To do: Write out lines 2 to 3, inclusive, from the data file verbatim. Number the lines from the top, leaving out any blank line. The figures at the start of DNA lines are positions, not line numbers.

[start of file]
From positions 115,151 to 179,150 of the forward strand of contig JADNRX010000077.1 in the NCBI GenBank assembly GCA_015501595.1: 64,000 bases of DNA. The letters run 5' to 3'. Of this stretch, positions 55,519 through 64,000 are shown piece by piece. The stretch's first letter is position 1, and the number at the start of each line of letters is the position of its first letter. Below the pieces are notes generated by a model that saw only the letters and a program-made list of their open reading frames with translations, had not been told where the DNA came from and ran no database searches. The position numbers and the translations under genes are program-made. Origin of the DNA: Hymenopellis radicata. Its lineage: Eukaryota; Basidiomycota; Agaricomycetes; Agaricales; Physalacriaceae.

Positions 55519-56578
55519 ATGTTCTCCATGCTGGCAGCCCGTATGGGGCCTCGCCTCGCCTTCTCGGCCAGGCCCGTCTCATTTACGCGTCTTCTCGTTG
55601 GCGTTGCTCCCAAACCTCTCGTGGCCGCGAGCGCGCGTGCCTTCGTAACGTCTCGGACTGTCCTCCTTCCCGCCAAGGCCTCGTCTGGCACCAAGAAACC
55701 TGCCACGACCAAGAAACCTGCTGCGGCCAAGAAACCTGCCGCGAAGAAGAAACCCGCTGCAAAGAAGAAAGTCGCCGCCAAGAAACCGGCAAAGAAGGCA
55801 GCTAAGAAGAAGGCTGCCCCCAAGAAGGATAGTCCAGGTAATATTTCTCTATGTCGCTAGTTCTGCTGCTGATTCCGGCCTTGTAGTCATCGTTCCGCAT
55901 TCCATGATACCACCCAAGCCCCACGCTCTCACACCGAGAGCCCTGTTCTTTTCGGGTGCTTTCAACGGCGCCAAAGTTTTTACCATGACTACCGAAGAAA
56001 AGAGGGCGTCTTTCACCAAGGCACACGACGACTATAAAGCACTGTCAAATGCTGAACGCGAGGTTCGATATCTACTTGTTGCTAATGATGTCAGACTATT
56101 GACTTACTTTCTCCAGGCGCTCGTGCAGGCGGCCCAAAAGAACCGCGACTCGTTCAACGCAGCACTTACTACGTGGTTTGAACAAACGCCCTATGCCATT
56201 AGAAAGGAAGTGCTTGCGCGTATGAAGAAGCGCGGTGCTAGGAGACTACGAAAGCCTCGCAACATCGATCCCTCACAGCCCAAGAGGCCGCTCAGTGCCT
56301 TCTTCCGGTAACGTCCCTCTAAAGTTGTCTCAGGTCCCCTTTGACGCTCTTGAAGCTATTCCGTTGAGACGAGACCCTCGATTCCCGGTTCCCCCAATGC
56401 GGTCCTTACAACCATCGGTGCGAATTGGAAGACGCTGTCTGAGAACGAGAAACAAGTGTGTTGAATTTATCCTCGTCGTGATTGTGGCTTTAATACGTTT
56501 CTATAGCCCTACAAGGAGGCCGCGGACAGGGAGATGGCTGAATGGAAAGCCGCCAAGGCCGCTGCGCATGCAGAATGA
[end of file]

Positions 55519-56578
55519 ATGTTCTCCATGCTGGCAGCCCGTATGGGGCCTCGCCTCGCCTTCTCGGCCAGGCCCGTCTCATTTACGCGTCTTCTCGTTG